Re: Concise term for non-ASCII Unicode characters

From: Sean Leonard <>
Date: Mon, 21 Sep 2015 01:22:14 -0700

First of all, thank you all for the responses thus far.

On 9/20/2015 5:51 PM, Martin J. Dürst wrote:
> Hello Sean,
> On 2015/09/20 23:48, Sean Leonard wrote:
>> What is the most concise term for characters or code points
> So we already have two different things we might need a term for.

> [...]
>> The terms "supplementary character" and "supplementary code point" are
>> defined in the Unicode standard, referring to characters or code points
>> above U+FFFF. I am looking for something like those, but for characters
>> or code points above U+007F.
> Anyway, what I wanted to show is that depending on what you need it
> for, there are so many different variations that it doesn't pay off to
> create specific short terms for all of them, and the term you use
> currently may be short enough.

Well what I am getting at is that when writing standards documents in
various SDOs (or any other computer science text, for that matter), it
is helpful to identify these characters/code points.

I think we can limit our inquiry to "characters" and "code points". Both
of those are well-defined in Unicode (see
<>). A [Unicode] code point is any value in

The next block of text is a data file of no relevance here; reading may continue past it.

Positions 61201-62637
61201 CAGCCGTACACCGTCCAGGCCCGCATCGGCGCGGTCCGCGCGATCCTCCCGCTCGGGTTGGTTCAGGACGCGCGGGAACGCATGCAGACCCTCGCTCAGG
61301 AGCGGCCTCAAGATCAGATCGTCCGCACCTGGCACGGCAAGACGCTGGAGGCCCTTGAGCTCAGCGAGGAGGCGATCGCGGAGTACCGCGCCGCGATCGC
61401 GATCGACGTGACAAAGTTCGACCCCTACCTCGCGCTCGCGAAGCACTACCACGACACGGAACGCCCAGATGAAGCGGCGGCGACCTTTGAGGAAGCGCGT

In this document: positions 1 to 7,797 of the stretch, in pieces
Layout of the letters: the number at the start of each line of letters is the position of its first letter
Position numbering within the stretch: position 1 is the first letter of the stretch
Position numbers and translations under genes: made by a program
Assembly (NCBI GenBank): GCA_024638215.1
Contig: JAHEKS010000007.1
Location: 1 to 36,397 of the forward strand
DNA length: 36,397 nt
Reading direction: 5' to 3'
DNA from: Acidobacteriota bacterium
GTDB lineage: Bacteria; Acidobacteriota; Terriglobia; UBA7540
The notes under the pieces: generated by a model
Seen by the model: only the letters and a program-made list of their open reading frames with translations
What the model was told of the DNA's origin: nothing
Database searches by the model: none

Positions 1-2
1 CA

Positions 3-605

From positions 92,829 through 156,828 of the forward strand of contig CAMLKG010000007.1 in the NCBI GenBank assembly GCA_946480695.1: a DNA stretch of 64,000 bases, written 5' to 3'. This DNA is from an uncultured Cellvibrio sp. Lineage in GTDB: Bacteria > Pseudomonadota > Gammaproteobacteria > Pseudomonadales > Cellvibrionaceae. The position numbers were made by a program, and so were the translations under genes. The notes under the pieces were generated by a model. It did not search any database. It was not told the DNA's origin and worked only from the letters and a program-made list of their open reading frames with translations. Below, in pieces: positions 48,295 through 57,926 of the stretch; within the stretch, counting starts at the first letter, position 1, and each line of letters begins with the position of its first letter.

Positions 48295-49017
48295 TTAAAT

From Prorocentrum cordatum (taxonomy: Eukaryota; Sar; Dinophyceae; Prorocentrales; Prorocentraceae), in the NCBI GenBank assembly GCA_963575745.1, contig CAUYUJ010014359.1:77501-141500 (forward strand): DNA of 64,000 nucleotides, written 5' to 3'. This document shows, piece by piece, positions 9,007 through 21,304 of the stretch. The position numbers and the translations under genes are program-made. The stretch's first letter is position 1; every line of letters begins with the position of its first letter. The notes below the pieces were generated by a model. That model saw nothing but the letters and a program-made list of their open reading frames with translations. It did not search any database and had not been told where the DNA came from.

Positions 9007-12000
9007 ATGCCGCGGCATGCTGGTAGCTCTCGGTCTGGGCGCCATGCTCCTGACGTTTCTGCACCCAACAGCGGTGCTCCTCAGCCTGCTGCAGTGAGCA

the range 0 - 0x10FFFF. A [Unicode] character is an abstract character
that is actually assigned a [Unicode] scalar value. Therefore the space
is Unicode code point > Unicode scalar value > Unicode character.

"supplementary" means outside the BMP, i.e., 0x10000 - 0x10FFFF.
"BMP" means inside the Basic Multilingual Plane, i.e., 0x0 - 0xFFFF.

The problem is that the BMP / supplementary distinction makes sense in a
UCS-2 / UTF-16 universe. But for much interchange these days, UTF-8 is
the way to go.

I wish that "non-ASCII characters" and "non-ASCII code points" (and
non-ASCII scalar values) were sufficient for me. Maybe they can be.
However, in contexts where ASCII is getting extended or supplemented
(e.g., in the DNS or in e-mail), one needs to be really clear that the
octets 0x80 - 0xFF are Unicode (specifically UTF-8, I suppose), and not
something else.

The expressions "beyond [...] ASCII" or "beyond the ASCII range" (as in,
characters beyond ASCII, code points beyond ASCII) have some support in
the Unicode Standard; see, e.g., Section 2.5 "ASCII Transparency"
paragraph. Additionally as Peter stated, an expression including "Basic
Latin block" (e.g., characters beyond the Basic Latin block) could work.

FWIW, the term "non-ASCII" is used in e-mail address
internationalization ("EAI") in the IETF; its opposite is "all-ASCII"
(or simply "ASCII"). (RFCs 6530, 6531, 6532). The term also appears in
RFC 2047 from November 1996 but there it has the more expansive meaning
(i.e., not limited or targeted to Unicode).

Received on Mon Sep 21 2015 - 03:23:03 CDT

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